Change management plans should be commensurate with the level of change and they should:
- Define the job roles and skills of the future, e.g. asking questions like how will the team spend its time in the future? What skills are needed to be successful?
- Incorporate employees’ strengths into the vision
- Understand the degree of change and build a change management plan in line with this
Other questions to ask when embedding analytics within an organization include do people know what the data is and do they trust it? Embedding a new tool shouldn’t feel overwhelming, but it’s important to roll out this change thoughtfully with small steps — several people and roles will potentially be a part of this and need to know how to use the data effectively, ensuring there is a return on investment.
A successful transformation should build excitement across a business, with employees being involved in the rollout of this technological addition. Creating a strategy around the technology and then fitting this to the changes in roles can ensure that the transition is more smoothly and successfully adopted across teams.
Potential common pitfalls to watch for
Implementing the right strategies when embedding cyber analytics into an organization is critical, but it is only the first step to success. (Re)insurers also need to be aware of any potential common pitfalls they could encounter.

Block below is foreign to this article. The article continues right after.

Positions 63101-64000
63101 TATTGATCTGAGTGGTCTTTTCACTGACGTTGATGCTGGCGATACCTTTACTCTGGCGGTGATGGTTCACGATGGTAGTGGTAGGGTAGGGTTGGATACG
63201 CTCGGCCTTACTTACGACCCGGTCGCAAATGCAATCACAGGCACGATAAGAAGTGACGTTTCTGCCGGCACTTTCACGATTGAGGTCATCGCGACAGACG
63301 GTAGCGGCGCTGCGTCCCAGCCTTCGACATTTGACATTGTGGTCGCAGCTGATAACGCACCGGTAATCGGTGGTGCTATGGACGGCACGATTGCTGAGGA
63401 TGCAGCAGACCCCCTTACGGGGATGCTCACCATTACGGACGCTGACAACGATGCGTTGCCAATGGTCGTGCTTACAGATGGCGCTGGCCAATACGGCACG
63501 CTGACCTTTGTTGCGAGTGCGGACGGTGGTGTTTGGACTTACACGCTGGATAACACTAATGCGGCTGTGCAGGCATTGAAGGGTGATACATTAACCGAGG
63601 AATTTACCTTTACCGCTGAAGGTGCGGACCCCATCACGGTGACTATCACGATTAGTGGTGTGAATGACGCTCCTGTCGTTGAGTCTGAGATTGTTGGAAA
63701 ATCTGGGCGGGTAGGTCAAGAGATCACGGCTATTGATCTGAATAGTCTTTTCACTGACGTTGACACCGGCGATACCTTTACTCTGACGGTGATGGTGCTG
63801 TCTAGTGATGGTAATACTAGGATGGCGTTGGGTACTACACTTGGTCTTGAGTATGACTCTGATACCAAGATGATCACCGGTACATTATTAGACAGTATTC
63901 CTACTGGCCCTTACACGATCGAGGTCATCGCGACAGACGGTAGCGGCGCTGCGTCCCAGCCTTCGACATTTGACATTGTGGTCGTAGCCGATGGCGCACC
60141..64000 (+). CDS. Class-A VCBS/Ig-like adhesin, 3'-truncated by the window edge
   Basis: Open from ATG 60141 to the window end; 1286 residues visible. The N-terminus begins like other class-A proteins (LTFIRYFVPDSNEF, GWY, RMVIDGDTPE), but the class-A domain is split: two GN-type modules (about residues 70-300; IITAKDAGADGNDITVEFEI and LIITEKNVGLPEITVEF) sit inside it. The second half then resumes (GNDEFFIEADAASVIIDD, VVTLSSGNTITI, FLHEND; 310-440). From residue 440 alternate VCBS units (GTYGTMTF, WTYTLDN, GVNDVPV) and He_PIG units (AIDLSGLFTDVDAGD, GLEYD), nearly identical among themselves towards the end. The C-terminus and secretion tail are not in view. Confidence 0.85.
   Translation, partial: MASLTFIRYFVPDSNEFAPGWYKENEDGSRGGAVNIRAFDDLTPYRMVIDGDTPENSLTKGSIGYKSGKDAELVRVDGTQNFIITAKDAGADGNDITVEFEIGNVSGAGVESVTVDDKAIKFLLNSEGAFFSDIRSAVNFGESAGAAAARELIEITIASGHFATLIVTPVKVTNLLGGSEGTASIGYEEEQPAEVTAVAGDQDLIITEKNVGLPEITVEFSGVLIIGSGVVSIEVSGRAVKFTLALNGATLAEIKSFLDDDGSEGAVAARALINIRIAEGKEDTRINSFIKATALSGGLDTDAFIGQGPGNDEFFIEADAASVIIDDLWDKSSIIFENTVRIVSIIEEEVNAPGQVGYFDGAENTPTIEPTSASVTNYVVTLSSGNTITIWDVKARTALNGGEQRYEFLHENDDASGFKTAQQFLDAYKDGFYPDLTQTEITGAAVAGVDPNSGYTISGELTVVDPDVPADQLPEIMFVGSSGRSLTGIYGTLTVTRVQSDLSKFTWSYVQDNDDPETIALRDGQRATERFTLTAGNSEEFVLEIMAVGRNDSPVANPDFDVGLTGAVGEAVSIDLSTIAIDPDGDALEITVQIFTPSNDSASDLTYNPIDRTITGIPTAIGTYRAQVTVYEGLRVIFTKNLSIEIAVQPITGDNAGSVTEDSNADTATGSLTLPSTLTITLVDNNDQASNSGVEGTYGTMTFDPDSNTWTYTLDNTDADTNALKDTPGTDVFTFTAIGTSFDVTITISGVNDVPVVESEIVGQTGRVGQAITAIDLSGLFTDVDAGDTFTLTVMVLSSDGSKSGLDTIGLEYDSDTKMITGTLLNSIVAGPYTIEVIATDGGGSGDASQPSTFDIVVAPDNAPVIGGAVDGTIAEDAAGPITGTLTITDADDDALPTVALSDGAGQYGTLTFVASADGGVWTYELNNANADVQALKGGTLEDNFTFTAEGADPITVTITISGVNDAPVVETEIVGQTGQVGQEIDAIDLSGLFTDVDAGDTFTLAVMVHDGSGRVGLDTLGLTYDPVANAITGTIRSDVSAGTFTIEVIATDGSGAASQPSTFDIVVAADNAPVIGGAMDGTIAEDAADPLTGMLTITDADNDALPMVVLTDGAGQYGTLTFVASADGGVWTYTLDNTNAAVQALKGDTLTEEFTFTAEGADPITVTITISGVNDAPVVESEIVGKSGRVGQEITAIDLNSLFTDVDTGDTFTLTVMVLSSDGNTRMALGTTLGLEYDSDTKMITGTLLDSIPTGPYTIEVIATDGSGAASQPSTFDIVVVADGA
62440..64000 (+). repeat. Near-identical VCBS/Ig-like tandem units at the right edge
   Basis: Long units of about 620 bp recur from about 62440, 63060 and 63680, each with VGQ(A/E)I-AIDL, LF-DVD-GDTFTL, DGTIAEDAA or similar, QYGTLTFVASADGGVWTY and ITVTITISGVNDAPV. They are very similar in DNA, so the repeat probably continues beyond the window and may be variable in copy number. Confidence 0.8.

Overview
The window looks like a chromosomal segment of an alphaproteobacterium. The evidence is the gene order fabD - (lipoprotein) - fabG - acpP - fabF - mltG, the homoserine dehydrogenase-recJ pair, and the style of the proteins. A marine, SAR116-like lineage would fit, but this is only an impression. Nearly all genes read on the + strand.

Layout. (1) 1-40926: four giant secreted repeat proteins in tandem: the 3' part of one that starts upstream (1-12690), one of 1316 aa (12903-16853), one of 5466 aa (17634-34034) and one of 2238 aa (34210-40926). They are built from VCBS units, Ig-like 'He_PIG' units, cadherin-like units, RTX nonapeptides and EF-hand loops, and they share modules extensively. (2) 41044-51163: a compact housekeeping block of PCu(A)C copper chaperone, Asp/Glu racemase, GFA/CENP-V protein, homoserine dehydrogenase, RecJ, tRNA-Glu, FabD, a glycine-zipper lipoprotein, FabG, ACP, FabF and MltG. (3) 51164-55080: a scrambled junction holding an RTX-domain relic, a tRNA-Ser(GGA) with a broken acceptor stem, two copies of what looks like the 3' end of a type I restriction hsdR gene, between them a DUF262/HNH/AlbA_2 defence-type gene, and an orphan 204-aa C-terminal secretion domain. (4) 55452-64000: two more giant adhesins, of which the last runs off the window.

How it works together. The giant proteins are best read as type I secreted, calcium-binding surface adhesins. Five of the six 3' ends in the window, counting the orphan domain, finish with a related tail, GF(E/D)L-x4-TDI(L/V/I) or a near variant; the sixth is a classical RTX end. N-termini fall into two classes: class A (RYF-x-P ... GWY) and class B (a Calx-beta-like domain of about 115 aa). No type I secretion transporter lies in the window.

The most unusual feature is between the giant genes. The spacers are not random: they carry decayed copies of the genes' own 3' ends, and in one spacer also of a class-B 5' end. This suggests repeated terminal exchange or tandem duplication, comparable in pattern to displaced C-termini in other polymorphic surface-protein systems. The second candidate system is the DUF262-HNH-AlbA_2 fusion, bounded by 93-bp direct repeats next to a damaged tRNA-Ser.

1. Lack of confidence
One of these pitfalls is lack of confidence. If leaders in the organization don’t have confidence in the tool they’re adopting, this can lead to a lack of use across the teams. Leaders must set an example and make clear the value that the addition of data and analytics will provide for the organization.
2. A rushed rollout
(Re)insurers also need to recognize the educational component to an analytics transformation. They must apply gradual ramp-ups during this change period, ensuring that teams can take the time they need to get to grips with a new tool. This will also help employees to build trust in the new data and analytics presented to them.
3. Lack of transparency
Some scenarios and use cases will be better suited to guidance from the data and it’s important that (re)insurers are transparent about this from the start. This will help during the adoption period, as users will know what to expect from these analytics.
4. Working in a silo